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Yesterday, Vice President Biden announced nine new year-end targets for Recovery Act progress:
  • Batteries for Vehicle Electrification: By the end of the year, the Department of Energy will have put in place funding for battery manufacturing plants that can power 400,000 plug-in hybrid electric vehicles each year.

  • Military Hospitals: The Department of Defense will begin 34 construction and modernization projects at hospitals and medical centers throughout the country over the next 90 days, making a total of 65 hospitals and medical centers with projects under construction since passage of the Act.

  • National Parks: The Department of Interior will begin on-site construction improvement work in 105 more national parks throughout the country over the next 90 days.

  • Small Business Assistance: The Small Business Administration will provide and leverage $5 billion in capital to over 12,000 small businesses through two key lending programs (7a and 504) in the next 90 days.

  • Fuel-Efficient Bus Purchases: By the end of the year, the Federal Transit Agency will have awarded enough grants to enable the purchase of approximately 10,000 new transit vehicles across the country.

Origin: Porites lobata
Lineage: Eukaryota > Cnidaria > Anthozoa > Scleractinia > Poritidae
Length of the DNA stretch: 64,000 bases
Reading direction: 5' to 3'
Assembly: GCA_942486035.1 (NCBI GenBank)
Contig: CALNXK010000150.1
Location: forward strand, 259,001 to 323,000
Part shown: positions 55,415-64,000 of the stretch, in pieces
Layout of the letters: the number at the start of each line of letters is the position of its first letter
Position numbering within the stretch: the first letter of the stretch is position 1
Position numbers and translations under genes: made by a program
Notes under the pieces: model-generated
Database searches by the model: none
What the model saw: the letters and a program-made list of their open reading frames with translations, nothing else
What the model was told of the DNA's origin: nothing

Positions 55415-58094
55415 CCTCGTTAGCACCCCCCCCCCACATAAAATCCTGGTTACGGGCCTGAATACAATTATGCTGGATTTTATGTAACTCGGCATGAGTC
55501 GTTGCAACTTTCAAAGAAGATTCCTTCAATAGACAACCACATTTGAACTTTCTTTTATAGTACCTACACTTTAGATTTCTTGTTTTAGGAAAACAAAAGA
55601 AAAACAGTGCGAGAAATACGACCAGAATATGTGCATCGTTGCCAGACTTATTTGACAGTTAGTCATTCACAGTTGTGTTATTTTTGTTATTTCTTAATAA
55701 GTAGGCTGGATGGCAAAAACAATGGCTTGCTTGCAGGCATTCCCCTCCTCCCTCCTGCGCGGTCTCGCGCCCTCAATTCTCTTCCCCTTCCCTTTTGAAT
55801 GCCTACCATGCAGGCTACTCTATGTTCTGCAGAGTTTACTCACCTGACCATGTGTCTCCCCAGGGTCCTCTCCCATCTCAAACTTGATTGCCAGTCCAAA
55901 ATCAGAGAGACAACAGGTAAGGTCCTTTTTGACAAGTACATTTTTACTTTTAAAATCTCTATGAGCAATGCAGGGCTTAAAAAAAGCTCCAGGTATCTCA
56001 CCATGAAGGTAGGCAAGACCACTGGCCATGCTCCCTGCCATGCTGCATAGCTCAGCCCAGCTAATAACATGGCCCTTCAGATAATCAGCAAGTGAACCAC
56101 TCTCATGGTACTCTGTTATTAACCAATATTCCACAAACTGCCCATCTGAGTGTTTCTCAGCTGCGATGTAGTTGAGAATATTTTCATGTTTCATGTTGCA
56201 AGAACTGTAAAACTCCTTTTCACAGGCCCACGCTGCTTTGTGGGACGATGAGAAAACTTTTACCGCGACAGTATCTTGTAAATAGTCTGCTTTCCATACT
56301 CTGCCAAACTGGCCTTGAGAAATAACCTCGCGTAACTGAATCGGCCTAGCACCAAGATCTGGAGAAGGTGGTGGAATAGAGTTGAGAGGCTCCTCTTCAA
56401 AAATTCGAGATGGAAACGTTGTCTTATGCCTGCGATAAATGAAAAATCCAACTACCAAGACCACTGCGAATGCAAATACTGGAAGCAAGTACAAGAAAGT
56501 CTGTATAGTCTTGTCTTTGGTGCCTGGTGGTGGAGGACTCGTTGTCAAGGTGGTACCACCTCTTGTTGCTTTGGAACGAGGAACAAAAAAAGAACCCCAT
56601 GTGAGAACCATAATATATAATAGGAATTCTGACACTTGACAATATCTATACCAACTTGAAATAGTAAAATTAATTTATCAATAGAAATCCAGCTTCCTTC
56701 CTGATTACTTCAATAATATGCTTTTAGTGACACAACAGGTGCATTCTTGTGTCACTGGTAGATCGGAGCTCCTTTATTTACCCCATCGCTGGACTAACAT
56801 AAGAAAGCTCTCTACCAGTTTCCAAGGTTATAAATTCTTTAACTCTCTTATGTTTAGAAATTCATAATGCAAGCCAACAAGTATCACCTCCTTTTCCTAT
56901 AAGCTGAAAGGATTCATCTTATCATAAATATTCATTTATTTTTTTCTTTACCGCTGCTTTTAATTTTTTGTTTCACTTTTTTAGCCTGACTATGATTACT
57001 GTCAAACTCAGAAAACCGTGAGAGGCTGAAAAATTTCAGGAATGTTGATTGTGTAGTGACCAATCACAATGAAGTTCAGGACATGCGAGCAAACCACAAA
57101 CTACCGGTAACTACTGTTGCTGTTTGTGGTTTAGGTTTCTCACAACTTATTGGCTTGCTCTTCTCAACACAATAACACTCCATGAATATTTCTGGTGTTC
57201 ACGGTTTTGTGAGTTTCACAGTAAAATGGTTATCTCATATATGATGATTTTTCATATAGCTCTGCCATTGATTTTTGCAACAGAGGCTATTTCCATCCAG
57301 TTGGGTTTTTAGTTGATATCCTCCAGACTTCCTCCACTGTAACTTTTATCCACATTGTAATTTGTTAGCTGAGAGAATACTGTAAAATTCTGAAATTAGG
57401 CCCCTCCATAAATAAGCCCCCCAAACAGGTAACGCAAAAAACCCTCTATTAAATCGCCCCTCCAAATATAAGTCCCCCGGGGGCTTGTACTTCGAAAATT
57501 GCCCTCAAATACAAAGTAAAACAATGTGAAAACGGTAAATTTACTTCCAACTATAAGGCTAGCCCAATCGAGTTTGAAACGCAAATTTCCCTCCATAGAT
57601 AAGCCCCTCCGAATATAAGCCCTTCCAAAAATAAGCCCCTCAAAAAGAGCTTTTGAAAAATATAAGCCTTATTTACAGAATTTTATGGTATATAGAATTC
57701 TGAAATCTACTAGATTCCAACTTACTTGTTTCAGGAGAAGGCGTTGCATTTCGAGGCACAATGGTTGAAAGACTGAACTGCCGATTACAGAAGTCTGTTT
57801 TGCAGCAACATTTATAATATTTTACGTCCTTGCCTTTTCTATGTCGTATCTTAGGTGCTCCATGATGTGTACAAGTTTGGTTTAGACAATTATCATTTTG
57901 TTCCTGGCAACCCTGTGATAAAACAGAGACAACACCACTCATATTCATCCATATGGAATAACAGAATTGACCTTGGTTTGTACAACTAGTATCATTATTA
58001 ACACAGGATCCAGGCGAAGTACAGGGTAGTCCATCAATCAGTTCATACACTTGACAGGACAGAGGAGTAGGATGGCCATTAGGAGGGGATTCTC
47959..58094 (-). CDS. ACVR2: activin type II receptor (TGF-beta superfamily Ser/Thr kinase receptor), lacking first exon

• Housing Loans and Rehabilitation: By the end of the year, the Department of Agriculture and the Housing and Urban Development Department will have provided housing loans and capital funding to finance, build, or renovate over 100,000 households across America.

  • Renewable Energy: By the end of the year, the Departments of Energy and Treasury will help fund renewable energy projects that will generate enough alternative energy to power 900,000 homes in the United States once completed.

  • Road Projects: By the end of the year, the Department of Transportation will have obligated enough funds to support 10,000 highway projects.

"We’ve made great progress in the first seven months of Recovery Act implementation in 2009 – now we want to finish the year even stronger," said Vice President Biden. "We want to continue to be ahead of schedule on key metrics, doing all we can to create and save jobs, and building a lasting economic platform for our country."